Red Bucket Farm is an urban farm on a quarter acre property in an average residential neighborhood. We are located in Wisconsin, USDA Zone 5. We focus on chickens, bees, orchard fruit, and raised garden beds for fruits and veggies. We hope to reduce our footprint on the planet by growing some of our food, reducing our use of fossil fuels, and gardening with sustainable practices. Thanks for visiting!

Wednesday, May 21, 2014

Gardening Hand Tools

All our gardening efforts at Red Bucket Farm occur in raised beds or terraced beds, so hand tools are very important. We've never used a rototiller! So without further ado, here are my favorite hand tools.

This is my cultivator. It's triangular head moves large amounts of soil with minimal effort. I use this extensively in the spring when I'm preparing the beds for planting---loosening the soil after the compaction of winter snow and stirring in fresh compost. I use it again in the fall when I remove old plants and add more compost. I painted the handle bright blue after I lost it in the yard for a few days.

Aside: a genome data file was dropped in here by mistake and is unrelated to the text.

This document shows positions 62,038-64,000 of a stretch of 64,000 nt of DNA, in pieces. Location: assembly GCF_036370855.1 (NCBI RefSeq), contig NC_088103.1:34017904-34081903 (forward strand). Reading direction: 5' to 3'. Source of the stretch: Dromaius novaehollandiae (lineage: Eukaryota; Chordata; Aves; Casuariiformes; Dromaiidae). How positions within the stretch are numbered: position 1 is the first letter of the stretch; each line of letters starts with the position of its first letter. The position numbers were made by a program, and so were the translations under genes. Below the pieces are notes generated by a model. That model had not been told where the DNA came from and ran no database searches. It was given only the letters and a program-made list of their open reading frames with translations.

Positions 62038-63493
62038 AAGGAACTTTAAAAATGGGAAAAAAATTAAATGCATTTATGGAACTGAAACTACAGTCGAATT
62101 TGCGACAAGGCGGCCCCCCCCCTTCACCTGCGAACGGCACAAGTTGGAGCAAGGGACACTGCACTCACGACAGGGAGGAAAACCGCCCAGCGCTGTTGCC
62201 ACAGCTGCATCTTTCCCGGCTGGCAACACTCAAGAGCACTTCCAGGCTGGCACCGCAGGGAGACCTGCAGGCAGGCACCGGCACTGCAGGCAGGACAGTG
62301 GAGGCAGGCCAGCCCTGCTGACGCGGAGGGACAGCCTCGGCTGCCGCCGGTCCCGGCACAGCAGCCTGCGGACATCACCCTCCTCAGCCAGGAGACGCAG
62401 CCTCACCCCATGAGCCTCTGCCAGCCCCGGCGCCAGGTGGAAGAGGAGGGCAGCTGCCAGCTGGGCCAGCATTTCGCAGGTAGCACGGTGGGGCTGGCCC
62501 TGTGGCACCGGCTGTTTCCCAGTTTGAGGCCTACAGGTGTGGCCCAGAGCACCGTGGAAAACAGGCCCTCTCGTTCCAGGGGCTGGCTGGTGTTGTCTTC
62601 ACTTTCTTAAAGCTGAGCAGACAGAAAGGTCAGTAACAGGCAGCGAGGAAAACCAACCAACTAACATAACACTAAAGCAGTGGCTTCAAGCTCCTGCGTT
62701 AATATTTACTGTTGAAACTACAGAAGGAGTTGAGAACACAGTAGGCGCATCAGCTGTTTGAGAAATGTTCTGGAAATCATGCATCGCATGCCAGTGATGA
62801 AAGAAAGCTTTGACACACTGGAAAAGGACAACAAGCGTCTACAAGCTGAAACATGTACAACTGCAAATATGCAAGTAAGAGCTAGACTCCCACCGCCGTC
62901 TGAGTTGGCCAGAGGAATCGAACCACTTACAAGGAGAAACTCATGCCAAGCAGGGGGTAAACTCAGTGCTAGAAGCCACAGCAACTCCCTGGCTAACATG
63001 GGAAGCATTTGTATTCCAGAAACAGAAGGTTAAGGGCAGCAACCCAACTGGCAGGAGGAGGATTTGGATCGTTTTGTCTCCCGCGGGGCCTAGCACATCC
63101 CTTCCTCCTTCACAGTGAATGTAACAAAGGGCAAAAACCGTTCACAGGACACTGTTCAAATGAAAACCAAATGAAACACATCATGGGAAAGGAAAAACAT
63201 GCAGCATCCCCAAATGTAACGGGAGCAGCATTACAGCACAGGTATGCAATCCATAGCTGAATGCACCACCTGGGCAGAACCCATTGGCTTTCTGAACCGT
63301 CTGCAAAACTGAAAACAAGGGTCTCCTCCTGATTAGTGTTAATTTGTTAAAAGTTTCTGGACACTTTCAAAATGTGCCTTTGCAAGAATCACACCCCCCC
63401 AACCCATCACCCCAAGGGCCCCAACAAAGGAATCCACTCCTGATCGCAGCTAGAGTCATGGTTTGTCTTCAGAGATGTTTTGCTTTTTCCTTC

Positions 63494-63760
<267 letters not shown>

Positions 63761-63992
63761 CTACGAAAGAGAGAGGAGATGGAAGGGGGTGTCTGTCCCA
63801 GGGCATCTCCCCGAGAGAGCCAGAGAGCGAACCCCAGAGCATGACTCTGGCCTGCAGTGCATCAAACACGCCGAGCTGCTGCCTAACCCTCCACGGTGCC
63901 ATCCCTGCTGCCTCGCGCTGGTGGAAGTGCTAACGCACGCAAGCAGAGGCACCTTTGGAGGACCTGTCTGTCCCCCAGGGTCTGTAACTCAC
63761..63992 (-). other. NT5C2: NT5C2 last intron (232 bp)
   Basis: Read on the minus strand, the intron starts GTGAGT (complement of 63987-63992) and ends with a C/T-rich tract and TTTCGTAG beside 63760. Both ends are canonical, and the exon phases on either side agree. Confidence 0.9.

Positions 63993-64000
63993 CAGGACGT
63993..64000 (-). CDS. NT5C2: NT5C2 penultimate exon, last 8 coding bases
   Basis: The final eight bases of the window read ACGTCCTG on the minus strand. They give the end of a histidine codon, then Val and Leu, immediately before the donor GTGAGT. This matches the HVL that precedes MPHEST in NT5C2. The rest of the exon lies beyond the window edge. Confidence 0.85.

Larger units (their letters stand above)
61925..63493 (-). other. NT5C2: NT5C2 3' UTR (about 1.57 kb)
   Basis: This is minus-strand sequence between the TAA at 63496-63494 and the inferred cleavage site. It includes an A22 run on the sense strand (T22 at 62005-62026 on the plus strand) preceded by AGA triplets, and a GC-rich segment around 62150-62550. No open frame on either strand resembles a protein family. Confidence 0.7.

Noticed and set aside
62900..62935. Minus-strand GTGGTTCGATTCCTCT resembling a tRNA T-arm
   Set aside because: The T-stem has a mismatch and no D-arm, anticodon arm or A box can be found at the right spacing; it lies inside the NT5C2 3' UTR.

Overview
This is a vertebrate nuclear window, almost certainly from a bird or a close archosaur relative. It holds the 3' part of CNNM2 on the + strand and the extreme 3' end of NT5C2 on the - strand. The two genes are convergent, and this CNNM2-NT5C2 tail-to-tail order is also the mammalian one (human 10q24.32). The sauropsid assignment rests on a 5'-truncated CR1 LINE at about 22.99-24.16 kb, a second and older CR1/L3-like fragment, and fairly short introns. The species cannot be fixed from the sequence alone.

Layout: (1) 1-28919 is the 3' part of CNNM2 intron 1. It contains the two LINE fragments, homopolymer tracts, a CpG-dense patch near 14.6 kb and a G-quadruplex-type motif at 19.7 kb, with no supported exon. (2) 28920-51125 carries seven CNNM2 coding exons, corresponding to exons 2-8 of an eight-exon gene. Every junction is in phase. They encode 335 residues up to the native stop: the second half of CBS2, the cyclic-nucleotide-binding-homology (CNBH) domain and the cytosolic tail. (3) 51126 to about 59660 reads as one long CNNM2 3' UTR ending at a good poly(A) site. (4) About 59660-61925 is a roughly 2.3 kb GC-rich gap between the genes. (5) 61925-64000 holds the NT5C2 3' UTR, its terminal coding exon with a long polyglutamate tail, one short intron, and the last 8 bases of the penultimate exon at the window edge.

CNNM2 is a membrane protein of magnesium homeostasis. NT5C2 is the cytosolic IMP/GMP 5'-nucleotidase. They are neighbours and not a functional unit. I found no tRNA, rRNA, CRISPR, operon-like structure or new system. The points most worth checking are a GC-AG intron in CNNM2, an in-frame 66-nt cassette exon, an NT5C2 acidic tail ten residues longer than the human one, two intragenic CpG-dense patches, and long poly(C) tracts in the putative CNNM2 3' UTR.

This garden knife is awesome. Manufactured by A.M. Leonard, the six inch blade is serrated on one side, good for cutting off those volunteer black walnut trees that the squirrels insist on planting. This tool is the perfect dibber, opening a quick hole in the soil to drop in seed potatoes or tiny onion plants. It's also great for opening bags of chicken bedding and food. Please notice that I washed it nicely for it's photograph.

I've had this hand rake for many years. I use it to remove the straw mulch covering beds in the spring and fall, for raking the yuck from between the currant bushes, and for a hundred other things that I can't remember. It's not particularly valuable, but I don't know how I would function without it.

This is a CobraHead weeder, made right here in Wisconsin. It's tiny head is perfect for weeding in small spaces. A bright blue plastic handle means that I don't lose it too often.

Forget those adorable little hand shovels that move dirt a few tablespoons at a time. This scoop moves a considerable amount of compost. Sorry that I didn't wash this one.

Remember that hand tools do not require gasoline or spew pollution. Their storage needs are simple---just clean them up, oil them occasionally and store in a dry location.

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